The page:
Now Lasts Forever


When I was 22 I wrote a poem, “Now Lasts Forever.”

I used to write poems a lot.   They weren’t very good, but they represented my effort to try to figure out what life is all about.  Why are we here, what is the point, and how should I approach this thing called life?   Another poem was called “One Day Closer to Death,” in which I worked through the fact that mortality is liberating – if we know we someday will die, then doesn’t that make it exceedingly important to try to get the most out of life, and truly life the life we want to live?

As quixotic as that endeavor was – I was never destined to become a poet – I think the introspection that brought helped me develop an attitude that works in life.  To have perspective, to recognize the power of thinking positively, and not letting the crap that happens in this world cause me to forget the beauty and opportunity.  Introspection is essential if one wants a happy life, in my opinion.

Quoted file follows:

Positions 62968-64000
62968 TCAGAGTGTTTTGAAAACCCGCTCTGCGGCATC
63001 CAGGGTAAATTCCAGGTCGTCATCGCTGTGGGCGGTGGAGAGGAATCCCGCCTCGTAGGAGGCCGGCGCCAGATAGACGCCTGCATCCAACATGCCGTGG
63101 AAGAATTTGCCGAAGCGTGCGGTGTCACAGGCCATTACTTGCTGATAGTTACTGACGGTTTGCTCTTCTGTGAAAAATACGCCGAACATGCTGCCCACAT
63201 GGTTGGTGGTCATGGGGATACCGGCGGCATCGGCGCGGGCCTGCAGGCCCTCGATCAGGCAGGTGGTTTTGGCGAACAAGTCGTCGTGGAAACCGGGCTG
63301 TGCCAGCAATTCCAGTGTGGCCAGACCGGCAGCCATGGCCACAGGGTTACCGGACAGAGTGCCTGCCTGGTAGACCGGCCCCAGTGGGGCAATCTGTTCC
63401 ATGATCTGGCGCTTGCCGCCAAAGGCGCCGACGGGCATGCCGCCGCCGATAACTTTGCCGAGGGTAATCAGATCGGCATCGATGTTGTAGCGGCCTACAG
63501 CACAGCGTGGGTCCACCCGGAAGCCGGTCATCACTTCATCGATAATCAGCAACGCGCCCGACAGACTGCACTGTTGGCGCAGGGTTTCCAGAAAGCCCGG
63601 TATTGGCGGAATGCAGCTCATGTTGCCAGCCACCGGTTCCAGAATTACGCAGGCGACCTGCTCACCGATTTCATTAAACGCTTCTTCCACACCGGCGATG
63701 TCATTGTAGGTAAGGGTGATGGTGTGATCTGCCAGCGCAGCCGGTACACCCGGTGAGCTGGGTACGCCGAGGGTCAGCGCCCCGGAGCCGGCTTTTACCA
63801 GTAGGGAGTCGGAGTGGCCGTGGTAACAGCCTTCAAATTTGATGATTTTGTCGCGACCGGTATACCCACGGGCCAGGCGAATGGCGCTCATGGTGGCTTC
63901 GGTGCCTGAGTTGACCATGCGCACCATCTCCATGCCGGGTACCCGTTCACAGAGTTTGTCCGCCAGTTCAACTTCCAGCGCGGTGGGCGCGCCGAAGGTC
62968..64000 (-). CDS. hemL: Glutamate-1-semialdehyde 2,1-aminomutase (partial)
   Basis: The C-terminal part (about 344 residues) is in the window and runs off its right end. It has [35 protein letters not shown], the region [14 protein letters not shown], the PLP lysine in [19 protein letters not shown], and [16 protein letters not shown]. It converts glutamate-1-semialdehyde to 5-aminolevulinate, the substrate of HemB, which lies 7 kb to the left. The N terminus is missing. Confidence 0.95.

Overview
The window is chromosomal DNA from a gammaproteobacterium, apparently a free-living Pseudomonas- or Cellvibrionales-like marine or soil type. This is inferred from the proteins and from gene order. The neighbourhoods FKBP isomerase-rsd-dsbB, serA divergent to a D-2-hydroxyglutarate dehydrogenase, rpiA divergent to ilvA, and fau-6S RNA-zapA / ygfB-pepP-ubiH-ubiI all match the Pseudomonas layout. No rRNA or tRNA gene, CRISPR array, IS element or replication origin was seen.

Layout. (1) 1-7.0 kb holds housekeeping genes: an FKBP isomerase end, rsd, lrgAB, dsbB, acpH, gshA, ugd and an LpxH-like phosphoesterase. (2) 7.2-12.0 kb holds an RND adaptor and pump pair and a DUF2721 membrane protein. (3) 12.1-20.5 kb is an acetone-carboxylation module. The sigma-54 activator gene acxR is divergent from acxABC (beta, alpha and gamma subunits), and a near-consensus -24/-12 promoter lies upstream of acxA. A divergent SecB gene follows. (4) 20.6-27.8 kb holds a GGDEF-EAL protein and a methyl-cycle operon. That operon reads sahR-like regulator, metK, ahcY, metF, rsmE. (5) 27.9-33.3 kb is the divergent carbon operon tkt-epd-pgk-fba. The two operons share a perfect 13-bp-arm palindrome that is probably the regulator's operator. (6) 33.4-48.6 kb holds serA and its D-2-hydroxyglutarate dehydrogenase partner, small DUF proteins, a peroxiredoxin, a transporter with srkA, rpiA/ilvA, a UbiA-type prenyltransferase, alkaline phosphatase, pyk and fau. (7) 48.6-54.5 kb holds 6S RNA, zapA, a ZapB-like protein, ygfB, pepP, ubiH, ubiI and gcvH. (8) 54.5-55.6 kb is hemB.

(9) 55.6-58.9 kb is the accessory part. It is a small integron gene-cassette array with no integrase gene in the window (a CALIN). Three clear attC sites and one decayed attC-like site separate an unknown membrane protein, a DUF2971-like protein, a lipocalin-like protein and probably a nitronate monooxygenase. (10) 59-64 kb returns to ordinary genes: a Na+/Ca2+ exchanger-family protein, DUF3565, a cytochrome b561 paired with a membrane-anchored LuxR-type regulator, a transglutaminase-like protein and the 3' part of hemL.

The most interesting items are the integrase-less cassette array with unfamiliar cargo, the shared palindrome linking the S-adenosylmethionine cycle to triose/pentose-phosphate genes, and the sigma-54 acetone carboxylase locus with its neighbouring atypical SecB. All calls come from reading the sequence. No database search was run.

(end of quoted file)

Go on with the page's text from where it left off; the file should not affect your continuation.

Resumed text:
So now over thirty years later I want to re-consider this poem and what it means to me now.   Now…funny, when I wrote it it was “now” as well!

You look back, what do you see
A dull and fading memory
Happier times when you felt free?
Times lost for eternity?

I began imagining someone older than myself at the time looking back on life and feeling like something was lost.  In a sense, I was grappling with how I would handle getting old and having the opportunities of youth pass.  Would I sit in front of the TV (didn’t have internet then) and mourn?

Everything is changing so fast
You don’t notice as future becomes past
Just a moment that will not last
Changes in scenery, changes in cast